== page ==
More than any other writer of the twentieth century, Joseph Campbell wrote of the importance of the narrative in the human search for meaning. He introduced entire generations to the Jungian concept of the archetype and reminded us how we continually draw upon those powerful subliminal images to make sense of our own lives. We are storytellers. From those first shaggy bards gathered around ancient campfires to the elegant Master of Monticello penning the Declaration of Independence we rely on stories to infuse our lives with meaning and help us understand the world in which we live. And whether we care to acknowledge it or not, the deeper narrative from which Quakerism sprang is the Christian narrative of the life, death, and resurrection of Jesus, who functioned both as archetype and engine for the early Quakers. For most of our history, Friends have had no trouble identifying with that Christian narrative. The Religious Society of Friends began as a reform movement within Christianity, and for the early Friends there was no confusion when it came to identifying the Light with the historical person of Jesus. They lived and moved in a society that was saturated with a Christian ethos.  The very stones around them proclaimed a Christian culture that we can no longer take for granted as they could. Embedded within a Christian milieu they found their meaning and their mission in the gospels.

But we are now faced with a dilemma. That Christian milieu has long since faded, and seeds that were planted early in our own history have left Quakers uniquely vulnerable to the stresses and challenges of a materialistic and aggressively secular civilization. The historic channels through which Christian Faith has typically been transmitted were scripture, tradition, and sacramental ritual. They weave together to form the narrative that is the Christian community’s collective memory of the Jesus event. To a certain degree, part of the uniqueness of Quakerism has been its rejection of scripture, tradition, and ritual as the principal sources of religious authority.  In their place, Friends have historically elevated the individual’s experience of the Inward Light as primary. But it might now be asked whether the very thing that made Quakerism unique within Christianity is now making it uniquely vulnerable. Without scripture, tradition, or sacramental ritual, what is left to re-link us to the original narrative that gave shape and substance to what began as an explicitly Christian mysticism? We could do without a reliance on scripture, ordained ministry, or ritual while we lived in a Christian society that provided us with commonly held ethical presuppositions and a vocabulary to interpret our spiritual experiences. But that time has now past. Without the force of at least of an ostensibly Christian culture, where is the Religious Society of Friends to look for its identity and its engine?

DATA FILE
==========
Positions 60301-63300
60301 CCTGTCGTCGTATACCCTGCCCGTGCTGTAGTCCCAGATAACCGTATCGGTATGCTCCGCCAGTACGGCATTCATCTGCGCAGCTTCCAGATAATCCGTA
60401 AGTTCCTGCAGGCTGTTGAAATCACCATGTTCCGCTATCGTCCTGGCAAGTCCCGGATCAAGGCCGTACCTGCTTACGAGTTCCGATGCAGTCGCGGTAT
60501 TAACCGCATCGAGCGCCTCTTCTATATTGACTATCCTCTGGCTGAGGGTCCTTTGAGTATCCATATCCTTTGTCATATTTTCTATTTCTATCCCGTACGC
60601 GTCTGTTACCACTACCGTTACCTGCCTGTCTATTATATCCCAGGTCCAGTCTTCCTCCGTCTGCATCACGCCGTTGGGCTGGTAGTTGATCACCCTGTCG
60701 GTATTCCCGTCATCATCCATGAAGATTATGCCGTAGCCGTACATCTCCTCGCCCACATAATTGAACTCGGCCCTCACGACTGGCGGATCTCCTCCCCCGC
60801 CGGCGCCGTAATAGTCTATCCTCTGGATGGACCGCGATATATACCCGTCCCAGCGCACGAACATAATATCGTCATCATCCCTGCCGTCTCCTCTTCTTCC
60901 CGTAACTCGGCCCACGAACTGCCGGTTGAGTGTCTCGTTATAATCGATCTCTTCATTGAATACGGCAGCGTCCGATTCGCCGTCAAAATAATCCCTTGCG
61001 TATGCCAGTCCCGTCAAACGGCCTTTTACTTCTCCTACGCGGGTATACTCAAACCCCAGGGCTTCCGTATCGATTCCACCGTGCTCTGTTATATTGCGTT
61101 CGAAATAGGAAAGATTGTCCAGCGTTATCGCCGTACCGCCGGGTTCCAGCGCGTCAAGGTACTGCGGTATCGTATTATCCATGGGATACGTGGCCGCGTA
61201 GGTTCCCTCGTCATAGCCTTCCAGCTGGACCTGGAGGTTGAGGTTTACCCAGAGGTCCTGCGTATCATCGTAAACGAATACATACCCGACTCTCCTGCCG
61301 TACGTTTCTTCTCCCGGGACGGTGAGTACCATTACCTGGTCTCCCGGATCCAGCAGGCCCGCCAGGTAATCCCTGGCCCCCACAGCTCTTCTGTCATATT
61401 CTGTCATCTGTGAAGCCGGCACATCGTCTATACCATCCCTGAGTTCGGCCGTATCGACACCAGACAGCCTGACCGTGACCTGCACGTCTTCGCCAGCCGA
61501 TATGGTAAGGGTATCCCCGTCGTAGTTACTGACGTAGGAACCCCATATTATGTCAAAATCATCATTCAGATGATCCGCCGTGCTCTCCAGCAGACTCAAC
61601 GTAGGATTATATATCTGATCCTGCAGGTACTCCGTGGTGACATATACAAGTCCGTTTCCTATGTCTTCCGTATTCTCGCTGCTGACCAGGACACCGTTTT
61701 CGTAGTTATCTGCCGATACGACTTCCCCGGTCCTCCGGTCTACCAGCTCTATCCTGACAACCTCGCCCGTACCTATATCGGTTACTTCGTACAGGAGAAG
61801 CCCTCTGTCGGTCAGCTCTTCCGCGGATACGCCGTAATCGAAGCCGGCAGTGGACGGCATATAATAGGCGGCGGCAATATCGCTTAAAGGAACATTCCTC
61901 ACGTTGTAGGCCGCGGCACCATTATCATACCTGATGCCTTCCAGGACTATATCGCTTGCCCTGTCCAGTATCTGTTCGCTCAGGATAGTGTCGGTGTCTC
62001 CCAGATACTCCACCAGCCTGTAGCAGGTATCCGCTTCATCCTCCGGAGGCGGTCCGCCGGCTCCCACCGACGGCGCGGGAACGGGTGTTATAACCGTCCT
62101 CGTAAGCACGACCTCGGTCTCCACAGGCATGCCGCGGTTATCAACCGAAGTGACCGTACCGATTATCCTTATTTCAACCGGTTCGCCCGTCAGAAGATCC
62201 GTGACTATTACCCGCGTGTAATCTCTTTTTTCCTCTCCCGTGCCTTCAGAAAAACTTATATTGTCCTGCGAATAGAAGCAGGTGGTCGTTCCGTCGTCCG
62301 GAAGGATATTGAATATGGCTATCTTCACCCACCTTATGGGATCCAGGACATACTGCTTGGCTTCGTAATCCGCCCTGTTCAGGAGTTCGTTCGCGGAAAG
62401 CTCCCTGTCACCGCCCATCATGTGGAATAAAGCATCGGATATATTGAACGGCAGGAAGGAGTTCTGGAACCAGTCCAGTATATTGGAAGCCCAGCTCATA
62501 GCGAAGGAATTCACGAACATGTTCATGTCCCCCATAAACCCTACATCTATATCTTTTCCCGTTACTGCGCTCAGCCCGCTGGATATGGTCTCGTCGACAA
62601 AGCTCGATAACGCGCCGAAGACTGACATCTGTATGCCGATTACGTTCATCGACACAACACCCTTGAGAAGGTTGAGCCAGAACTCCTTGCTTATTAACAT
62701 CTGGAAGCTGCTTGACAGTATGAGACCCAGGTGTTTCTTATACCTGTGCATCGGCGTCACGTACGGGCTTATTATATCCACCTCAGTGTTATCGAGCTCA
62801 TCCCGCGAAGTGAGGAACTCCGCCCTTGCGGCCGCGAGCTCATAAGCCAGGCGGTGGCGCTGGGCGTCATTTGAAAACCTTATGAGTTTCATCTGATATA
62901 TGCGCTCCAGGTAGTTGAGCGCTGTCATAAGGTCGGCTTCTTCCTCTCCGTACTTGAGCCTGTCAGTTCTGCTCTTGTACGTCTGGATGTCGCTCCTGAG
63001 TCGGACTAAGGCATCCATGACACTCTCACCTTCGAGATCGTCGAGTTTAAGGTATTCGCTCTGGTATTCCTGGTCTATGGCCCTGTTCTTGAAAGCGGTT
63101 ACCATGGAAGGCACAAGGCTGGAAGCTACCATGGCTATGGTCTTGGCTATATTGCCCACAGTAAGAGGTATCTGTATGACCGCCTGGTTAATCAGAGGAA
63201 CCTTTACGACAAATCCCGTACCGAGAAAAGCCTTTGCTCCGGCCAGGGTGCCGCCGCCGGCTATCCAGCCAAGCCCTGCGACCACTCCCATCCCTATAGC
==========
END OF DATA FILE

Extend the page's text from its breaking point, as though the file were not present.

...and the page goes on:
The loss of that broad cultural ethos, with its presumed Christian narrative, has left liberal Quakerism adrift: progressive and compassionate, but conflicted and incoherent--the “Democratic party at prayer” --a faith increasingly reduced to a system of ethics devoid of any mystical content. If we have substituted a progressive social agenda in place of a core Christian faith, do our spiritual longings have anywhere to go? It seems questionable whether any religion can exist simply as a set of ethics. And lest we forget, three centuries of Quaker social activism were deeply rooted in the Gospels. We have taken for granted how belief in Jesus has changed the world. In the ancient world children were of little value, often sold into slavery and left to die if they happened to be of the wrong gender. Jesus’ treatment of children led to the forbidding of such practices. In the ancient world no one would have regarded forgiveness as a virtue. Hannah Arendt said, “The discoverer of the role of forgiveness in the realm of human affairs was Jesus of Nazareth.” Jesus’ universal concern for those who suffered transcended the rules of the ancient world and inspired religious orders to found the first hospitals, orphanages, and ministries to the poor, the sick, and the imprisoned.